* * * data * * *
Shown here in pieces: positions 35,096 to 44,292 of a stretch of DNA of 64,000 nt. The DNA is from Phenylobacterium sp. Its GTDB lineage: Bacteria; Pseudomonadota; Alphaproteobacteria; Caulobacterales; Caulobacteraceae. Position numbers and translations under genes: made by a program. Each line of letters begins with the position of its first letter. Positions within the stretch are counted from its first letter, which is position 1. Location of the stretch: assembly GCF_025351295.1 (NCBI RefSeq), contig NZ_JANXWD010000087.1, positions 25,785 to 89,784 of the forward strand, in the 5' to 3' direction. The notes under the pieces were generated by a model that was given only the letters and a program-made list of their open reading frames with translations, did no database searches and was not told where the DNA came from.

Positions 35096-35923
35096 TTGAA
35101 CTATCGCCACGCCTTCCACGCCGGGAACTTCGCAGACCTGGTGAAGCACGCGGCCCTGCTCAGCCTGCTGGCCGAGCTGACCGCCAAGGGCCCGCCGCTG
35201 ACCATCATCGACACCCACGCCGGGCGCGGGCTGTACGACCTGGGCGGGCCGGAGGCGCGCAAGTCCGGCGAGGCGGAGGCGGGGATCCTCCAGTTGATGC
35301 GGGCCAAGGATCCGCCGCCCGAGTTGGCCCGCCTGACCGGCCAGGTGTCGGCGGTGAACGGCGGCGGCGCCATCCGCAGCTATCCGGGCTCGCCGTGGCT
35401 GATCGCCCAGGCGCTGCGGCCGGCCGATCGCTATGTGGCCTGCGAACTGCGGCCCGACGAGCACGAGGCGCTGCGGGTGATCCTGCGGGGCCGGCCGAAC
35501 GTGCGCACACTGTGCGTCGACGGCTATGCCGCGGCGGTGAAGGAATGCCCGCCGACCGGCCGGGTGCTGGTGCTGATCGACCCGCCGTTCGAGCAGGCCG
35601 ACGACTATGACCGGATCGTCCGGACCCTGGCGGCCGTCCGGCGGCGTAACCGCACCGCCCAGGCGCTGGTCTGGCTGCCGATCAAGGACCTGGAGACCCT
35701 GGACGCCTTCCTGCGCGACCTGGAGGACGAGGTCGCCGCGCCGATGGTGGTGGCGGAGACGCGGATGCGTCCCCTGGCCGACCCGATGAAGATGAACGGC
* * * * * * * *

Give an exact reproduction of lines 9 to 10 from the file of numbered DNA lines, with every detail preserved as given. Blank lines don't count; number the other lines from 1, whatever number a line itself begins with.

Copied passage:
35601 ACGACTATGACCGGATCGTCCGGACCCTGGCGGCCGTCCGGCGGCGTAACCGCACCGCCCAGGCGCTGGTCTGGCTGCCGATCAAGGACCTGGAGACCCT
35701 GGACGCCTTCCTGCGCGACCTGGAGGACGAGGTCGCCGCGCCGATGGTGGTGGCGGAGACGCGGATGCGTCCCCTGGCCGACCCGATGAAGATGAACGGC